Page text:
Mr. Peabody is a great dad, and he is proud to see Sherman go off to school.  But an altercation between Sherman and a classmate, Penny Peterson (Ariel Winter), causes not only Penny’s parents to become suspicious of a dog’s parenting skills, but also the attention of child services worker Ms. Grunion (Allison Janney), who wishes to remove Sherman from Mr. Peabody’s care.

Mr. Peabody sets up his home for the uninvited guests, but Penny and Sherman get lost in time after travelling in his WABAC time machine.  Here the trio embark on a hilarious journey through ancient Egypt, Troy and the Renaissance, encountering some very prominent historical figures.  They also break the space-time continuum, which must be fixed or chaos will resume.

Mr. Peabody & Sherman is sweet, witty and extremely intelligent in its humour.  The dialogue is sharp, with high concept jokes that only adults and teens will get, and there are a few jokes for kids as well.  The voice acting is quite good, as is the animation, which balances the CGI and zany cartoon elements of the Rocky and Bullwinkle cartoons well.  The encounters with historical figures are really funny and clever, reminiscent of Bill and Ted’s Excellent Adventure and the Night at the Museum films.  But best of all, Mr. Peabody & Sherman celebrates the love within families, no matter what their shape or size.


Mr. Peabody & Sherman Review By Maureen

***1/2 (out of 4)

As a fan of the old Mr. Peabody and Sherman from the sixties, it’s nice to see how this charming and funny animated feature, Mr. Peabody & Sherman gets it right.  Genius dog Mr. Peabody (voiced by Ty Burrell) has settled in nicely in his role as adoptive dad to young Sherman (voiced by Max Charles), a human boy.  Both father and son have some adjusting to do as Sherman embarks on his first day of school with other human children.  No more impromptu trips to the past in the middle of the day on Mr. Peabody’s time machine, the WABAC.

The other thing they have to get used to is how mean other children can be.  Sherman finds himself in trouble when his young classmate Penny (Ariel Winter) teases and taunts him, making him mad enough to bite.  Is he really a dog just like she said he was?  Mr. Peabody, being a good parent, tries to smooth things over by inviting Penny and her parents (Leslie Mann and Stephen Colbert) over for dinner.  At the same time, he can reassure the scary child care worker, Ms. Grunion (Alison Janney), that a dog can indeed be a good father to a boy.  But while Mr. Peabody is dazzling her parents with his culinary talents, Sherman decides to impress Penny by showing her the WABAC.  And so the adventure begins.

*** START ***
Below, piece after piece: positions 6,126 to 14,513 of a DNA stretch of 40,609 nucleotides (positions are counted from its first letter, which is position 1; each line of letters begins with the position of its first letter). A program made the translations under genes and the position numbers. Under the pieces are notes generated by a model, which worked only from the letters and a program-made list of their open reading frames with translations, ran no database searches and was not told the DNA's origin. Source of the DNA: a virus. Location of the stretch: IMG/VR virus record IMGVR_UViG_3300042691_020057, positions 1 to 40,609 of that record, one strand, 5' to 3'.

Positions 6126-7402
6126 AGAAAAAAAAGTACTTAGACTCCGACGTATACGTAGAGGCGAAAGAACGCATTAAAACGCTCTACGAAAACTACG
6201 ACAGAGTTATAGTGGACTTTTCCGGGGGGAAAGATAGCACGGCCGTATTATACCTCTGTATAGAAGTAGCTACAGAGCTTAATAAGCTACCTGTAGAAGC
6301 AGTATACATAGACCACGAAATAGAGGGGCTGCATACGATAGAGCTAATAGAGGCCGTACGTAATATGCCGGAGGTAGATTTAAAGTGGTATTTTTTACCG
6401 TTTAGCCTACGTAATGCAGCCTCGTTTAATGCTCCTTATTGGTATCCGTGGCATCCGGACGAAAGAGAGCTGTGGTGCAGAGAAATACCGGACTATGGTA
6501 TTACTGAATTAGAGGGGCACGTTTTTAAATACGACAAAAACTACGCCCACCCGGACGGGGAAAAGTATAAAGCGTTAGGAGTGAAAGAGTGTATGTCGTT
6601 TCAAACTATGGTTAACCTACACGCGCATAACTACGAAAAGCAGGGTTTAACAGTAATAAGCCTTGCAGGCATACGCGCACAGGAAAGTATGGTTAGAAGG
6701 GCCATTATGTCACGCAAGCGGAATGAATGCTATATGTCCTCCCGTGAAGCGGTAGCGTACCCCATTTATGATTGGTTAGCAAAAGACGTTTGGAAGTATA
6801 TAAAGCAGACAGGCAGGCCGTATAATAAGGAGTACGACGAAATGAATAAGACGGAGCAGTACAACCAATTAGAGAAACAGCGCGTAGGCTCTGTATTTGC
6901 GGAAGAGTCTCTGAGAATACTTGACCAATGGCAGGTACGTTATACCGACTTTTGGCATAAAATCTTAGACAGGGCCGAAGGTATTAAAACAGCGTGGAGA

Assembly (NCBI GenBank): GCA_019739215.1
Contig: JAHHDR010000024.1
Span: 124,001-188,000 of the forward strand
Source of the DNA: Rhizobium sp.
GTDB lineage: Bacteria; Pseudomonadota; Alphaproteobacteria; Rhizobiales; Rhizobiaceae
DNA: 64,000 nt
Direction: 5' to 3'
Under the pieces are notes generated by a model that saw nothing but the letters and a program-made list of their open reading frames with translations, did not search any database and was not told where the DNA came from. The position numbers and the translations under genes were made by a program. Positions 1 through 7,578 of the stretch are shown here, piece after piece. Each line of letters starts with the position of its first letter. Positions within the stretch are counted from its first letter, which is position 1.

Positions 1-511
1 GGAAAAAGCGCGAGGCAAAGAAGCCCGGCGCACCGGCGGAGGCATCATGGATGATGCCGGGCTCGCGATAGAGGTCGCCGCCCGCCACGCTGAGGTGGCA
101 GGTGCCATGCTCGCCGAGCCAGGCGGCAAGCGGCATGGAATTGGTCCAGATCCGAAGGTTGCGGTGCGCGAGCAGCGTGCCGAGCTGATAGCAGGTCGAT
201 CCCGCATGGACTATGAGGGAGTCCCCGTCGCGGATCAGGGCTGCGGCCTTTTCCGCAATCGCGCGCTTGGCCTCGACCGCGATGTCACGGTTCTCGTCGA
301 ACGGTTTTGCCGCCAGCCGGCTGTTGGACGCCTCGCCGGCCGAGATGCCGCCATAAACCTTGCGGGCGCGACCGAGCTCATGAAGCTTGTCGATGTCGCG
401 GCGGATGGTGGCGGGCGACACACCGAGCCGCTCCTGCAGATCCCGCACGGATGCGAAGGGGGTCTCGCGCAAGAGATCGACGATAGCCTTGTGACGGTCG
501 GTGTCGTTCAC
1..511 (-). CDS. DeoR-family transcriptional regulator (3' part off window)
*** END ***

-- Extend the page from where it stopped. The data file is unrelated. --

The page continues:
Penny and Sherman end up in the middle of ancient Egypt, then in the middle of the Trojan war and finally in the Renaissance with Leonardo Da Vinci (Stanley Tucci).  It’s up to Mr. Peabody to save them and the time-space continuum.  Mr. Peabody & Sherman has enough cartoon action to satisfy younger viewers and plenty of intelligent wit to keep adults entertained.  Many of the puns and historical references will go over kids’ heads and that’s okay.  There’s enough for everyone to enjoy, including at its core a story about the bond between a father and son.

The animation is excellent, with Mr. Peabody being especially appealing.  Add in some excellent voice work from a strong cast and a cleverly written script, and you have a solidly entertaining animated movie the whole family can enjoy.  I have a deep regard for you, Mr. Peabody & Sherman.


Mr. Peabody & Sherman Review By Tony

*** (out of 4)

Mr. Peabody & Sherman features the genius beagle Peabody (Ty Burrell) and his adopted son Sherman (Max Charles), both sporting large round spectacles. As a child, Sherman was homeschooled, visiting historic figures in Peabody’s WABAC time machine. Now in middle school, Sherman is mocked and bullied by mean girl Penny (Ariel Winter). Trying to fight back results in a threat from social worker Ms. Grunion (Allison Janney) to remove Sherman from Peabody’s custody.

Peabody attempts to placate Penny’s parents (Stephen Colbert & Leslie Mann) by inviting them to his penthouse. Despite his warnings, Sherman tries to impress Penny by taking her out in the WABAC, with nearly disastrous consequences. Peabody has to use all of his talents to rescue them from the hazards of ancient Egypt, the Trojan War and French Revolution, with a little help from Leonardo da Vinci (Stanley Tucci) in gratitude for cheering up his subject Mona Lisa (Lake Bell). All this messing with time travel opens a vortex that nearly destroys everything.

Mr. Peabody & Sherman is based on segments of the Rocky & Bullwinkle series of the early 1960s. Unlike his earlier counterpart walking on all fours in limited TV animation, the new bipawdal Peabody appears in clear 3D CGI. All the wit and charm of its original co-creator Jay Ward and voice actor Bill Scott that appealed so much to the intelligence of college and older fans as well as kids, has been preserved with gentle updating by the sharp script from veteran playwright Craig Wright with plenty of additional gags from Robert Ben Garant and Thomas Lennon. The fine director Rob Minkoff pulls all the fast-paced action together with the help of the excellent cast that also features Patrick Warburton and many cameos, including Stephen Tobolowsky, Dennis Haysbert, and Mel Brooks. Finally, you can’t go wrong with a score from Danny Elfman.


Consensus: A fast and brightly animated time travel adventure, Mr. Peabody & Sherman has surprisingly smart historical humour for older audiences, with delightful characters and a genuinely sweet story that will appeal to all ages.  ***1/2 (Out of 4)